Trying to get pregnant? Make sure you know the bottom line on baby-making—what you don't understand can affect your bub-to-be's health.
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“When you first hear that you need bed rest, you panic. How will you tell your boss? What will you do with your kids? You lose your sense of yourself. You feel guilty. Then there’s the isolation. … You feel like your whole world is spinning out of control.”
—Amy Tracy, who was on bed rest during her two pregnancies
More than 700,000 American women each year spend part of their pregnancy on bed rest, for reasons such as unexplained bleeding, preterm labor, hypertension or an “incompetent” cervix. But inactivity, even if required for health reasons, can lead to weakness, blood pressure changes, aching muscles and weight loss. Bed rest isn’t the relaxing experience some women expect, either; many suffer from depression, sleep disturbances and anxiety about the baby, work, home and family. Happily, though, there are ways to alleviate the problems and stresses if you are sent to bed.
1. Define bed rest. The term varies by doctor. Ask detailed questions: Must you use a bedpan? How long can you be on your feet? Can you walk? Drive? What housework is OK? Negotiate for some time out of bed each day. As long as it doesn’t cause excessive contractions, moving around, even in bed, is the best thing you can do for your muscles —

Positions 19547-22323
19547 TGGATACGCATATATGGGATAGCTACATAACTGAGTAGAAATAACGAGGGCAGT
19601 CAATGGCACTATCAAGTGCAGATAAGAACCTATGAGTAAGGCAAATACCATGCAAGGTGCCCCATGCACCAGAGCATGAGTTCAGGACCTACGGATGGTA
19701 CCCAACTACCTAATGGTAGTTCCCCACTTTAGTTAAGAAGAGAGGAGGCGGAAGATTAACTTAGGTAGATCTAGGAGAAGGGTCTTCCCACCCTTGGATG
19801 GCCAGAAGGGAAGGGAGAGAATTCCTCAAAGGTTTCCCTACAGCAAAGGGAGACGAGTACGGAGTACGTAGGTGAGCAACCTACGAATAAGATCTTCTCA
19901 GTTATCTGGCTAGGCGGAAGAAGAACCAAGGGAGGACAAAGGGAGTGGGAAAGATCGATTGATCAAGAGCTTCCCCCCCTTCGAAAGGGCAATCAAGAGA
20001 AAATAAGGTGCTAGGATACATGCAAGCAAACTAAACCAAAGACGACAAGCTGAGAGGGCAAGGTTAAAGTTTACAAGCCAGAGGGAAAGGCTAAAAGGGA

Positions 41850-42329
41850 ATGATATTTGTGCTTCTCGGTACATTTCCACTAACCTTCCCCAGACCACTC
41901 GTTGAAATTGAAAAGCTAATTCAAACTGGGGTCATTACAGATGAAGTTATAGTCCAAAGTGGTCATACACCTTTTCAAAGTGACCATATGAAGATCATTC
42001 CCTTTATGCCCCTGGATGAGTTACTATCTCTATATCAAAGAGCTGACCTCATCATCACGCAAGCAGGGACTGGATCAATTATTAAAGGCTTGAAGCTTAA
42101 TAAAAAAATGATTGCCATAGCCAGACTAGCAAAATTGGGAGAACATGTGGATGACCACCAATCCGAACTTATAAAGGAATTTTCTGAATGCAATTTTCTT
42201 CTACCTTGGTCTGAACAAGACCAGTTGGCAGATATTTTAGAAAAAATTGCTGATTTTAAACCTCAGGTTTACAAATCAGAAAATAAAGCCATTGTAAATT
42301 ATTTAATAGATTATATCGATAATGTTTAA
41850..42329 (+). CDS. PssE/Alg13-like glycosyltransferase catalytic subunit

and your sanity, says Judith Maloni, Ph.D., R.N., a leading researcher on pregnancy bed rest in Cleveland.
2. Make a nest. Keep snacks, drinks, a phone, videos, books and your computer within reach. Music, flowers, even an open window will brighten your days.
3. Separate night and day. Get out of your pajamas. Change locations if you can.
4. Ask for help. Enlist family and friends for household chores, child care and errands. Get help from your church or other organizations you belong to. Look into in-home care.
5. Keep busy but go easy. Consider free-lancing or telecommuting. Keep long-neglected projects (photo albums, mending) handy. Try a new hobby. Make phone calls for a volunteer organization. But don’t feel guilty if you spend a day — or a week — watching TV.
6. Exercise. You cannot totally prevent weakness, but bed exercise can ameliorate it, help prevent blood clots and keep you comfortable, says Sterling McColgin, M.D., a maternal-fetal specialist in Colorado Springs, Colo. Massage, stretches and isometric exercises (simply tensing and releasing a muscle) help ease muscle and joint fatigue. You may even be able to lift light weights. Check with your doctor or a physical therapist, or order the American Physical Therapy Association’s booklet on pregnancy bed rest (800-999-2782) .